Well, it changed for me personally when Brother Tied showed at Sundance and no one cared about it. Blue Valentine showed 12 years later and it got bought by Harvey Weinstein. I was doing 3 a.m. deals with Harvey Weinstein. It was like a legendary experience. You know, Brother Tied went out in the middle of the heyday of the independent film movement where movies were selling for a lot of money, and Blue Valentine went to Sundance when nothing was selling. People were rich in the late 90s/early 2000s and no one would pay attention to my movies. Then when the financial meltdown happened, all of a sudden I got Blue Valentine financed. I seem to be working against this larger thing. This past Sundance I hear was great, people were selling things for a lot of money.  I think it’s because 2010 was such a successful Sundance between Exit Through The Gift Shop, The Kids Are All Right and The Tillman Story and Blue [Valentine]. And this year it kind of lit a fire in the independent film world. We’ll see what happens with this year’s films. If it keeps getting ignited or keeps going in cycles. It’ll probably keep going in cycles.

I think the advent of digital video has been very interesting for filmmaking. I think a lot of times; personally, I think people use video for all of the wrong reasons. I think video cannot be used to replace film. I don’t believe what George Lucas is saying when he says video will replace film. I think there will always be a place for film. Stories that need to be told on film. For instance, if I look at 2000, I saw two of my favorite films of all time: David Lynch’s The Straight Story and Julien Donkey-Boy by Harmony Korine – or maybe it was 1999. The Straight Story is a film that could never be shot on video – wouldn’t work. And Julien Donkey-Boy, every moment in that film is made possible by the advent of video.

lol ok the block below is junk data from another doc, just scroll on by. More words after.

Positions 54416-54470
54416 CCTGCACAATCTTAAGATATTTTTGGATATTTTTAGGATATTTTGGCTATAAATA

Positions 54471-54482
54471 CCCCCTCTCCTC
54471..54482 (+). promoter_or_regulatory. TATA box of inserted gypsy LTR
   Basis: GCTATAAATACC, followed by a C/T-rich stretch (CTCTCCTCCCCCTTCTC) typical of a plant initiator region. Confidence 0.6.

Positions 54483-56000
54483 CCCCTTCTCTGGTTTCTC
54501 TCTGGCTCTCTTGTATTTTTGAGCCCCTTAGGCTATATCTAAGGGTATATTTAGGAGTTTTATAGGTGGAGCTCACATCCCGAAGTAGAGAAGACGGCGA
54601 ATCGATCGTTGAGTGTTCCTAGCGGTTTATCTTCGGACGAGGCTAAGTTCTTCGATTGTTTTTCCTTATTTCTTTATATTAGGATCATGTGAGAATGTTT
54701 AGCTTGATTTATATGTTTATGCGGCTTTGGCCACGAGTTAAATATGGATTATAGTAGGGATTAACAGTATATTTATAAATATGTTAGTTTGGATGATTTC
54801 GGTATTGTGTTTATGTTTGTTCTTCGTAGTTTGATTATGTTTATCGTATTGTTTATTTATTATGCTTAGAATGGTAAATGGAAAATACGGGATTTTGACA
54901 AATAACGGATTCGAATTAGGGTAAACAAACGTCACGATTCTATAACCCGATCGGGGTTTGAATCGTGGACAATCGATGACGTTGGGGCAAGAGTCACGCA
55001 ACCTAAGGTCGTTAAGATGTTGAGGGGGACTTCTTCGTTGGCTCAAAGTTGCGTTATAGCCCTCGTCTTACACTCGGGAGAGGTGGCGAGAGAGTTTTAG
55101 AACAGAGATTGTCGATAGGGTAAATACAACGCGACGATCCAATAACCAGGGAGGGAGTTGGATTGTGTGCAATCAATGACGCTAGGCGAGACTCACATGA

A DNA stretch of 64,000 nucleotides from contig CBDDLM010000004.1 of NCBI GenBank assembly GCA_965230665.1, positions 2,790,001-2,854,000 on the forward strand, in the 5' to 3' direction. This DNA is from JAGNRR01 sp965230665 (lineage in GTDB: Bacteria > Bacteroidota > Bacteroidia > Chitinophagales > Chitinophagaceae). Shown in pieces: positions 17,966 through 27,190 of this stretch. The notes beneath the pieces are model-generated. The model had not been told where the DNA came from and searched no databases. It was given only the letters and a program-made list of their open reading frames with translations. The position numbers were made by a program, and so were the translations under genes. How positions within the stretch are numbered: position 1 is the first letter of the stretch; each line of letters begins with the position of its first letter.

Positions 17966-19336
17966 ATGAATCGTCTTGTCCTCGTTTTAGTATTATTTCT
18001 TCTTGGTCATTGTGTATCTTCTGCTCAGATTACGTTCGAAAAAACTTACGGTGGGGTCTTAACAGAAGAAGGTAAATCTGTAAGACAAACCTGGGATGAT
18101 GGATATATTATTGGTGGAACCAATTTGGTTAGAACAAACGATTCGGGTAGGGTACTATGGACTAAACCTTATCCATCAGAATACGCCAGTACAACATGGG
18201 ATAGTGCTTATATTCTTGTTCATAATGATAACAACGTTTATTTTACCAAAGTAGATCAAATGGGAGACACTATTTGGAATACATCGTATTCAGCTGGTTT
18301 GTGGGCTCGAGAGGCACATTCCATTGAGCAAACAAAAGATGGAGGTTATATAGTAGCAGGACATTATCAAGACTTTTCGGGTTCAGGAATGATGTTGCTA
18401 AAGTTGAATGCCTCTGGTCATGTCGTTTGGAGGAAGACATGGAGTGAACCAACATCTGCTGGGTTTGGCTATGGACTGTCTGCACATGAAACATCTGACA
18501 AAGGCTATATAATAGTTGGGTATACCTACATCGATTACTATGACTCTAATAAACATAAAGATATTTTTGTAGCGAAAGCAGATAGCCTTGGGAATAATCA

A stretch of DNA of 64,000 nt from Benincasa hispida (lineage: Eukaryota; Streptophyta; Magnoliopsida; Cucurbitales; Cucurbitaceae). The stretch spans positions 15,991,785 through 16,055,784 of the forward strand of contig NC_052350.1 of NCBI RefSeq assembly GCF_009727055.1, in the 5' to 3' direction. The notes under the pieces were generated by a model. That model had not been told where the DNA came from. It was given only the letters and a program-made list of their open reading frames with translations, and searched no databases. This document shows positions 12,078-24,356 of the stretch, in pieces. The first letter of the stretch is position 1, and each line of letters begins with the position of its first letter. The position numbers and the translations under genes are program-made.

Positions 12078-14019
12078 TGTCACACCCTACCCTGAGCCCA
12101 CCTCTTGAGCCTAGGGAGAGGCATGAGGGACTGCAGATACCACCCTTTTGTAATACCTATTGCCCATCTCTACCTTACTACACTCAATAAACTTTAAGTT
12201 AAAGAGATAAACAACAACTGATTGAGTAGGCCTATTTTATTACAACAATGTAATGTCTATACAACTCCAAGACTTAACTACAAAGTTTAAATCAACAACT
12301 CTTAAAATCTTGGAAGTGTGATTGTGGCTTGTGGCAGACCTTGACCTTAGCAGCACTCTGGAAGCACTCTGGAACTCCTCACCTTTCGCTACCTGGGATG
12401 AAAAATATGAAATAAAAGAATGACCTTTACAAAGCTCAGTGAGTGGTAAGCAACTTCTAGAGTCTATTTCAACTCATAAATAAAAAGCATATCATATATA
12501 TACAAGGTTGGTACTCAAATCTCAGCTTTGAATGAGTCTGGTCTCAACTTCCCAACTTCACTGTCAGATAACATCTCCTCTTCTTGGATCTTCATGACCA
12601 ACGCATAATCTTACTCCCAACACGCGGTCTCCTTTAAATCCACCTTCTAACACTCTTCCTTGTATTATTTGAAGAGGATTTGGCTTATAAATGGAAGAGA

And I tried to do the same thing in Blue, I shot half in film and half in video. Those pieces in film, those moments were inspired, they were instigated, they were made possible by film. Made possible by that urgency that film creates. A 11-minute load of 16mm film will do something to an actor: it ‘s like a quarter of football, it’ll make them have to make something happen. And there’s a warmth to it and a nostalgia to it and a texture to it. And with video you can erode time. You can shoot over a long period of time. I try to use film as film and video as video.

What’s next? Is Metalhead coming out or-

Metalhead is going to be a little bit of a longer cook. That’s going to be a few more years before it gets done. I’m really putting most of my focus right now into The Place Beyond The Pines, which is a film that I’m going to shoot with Ryan [Gosling] this summer. It’s a very personal movie about a motorcycle stunt rider who finds out he’s a father. It’s a story that takes place over a few generations that takes place in Schenectady, New York. It’s kind of a crime movie that’s very much inspired by Jack London books. And I also have a series I just sold to HBO called Muscle, which is based on Sam Fussell’s bodybuilding memoir [Muscle: Confessions of an Unlikely Bodybuilder]. And the reason I’m doing it is because I can actually have an actor who can put on the muscle over 5 years. So this is a casting call to any actor out there.

Have you seen Blue Valentine? Do you hope to?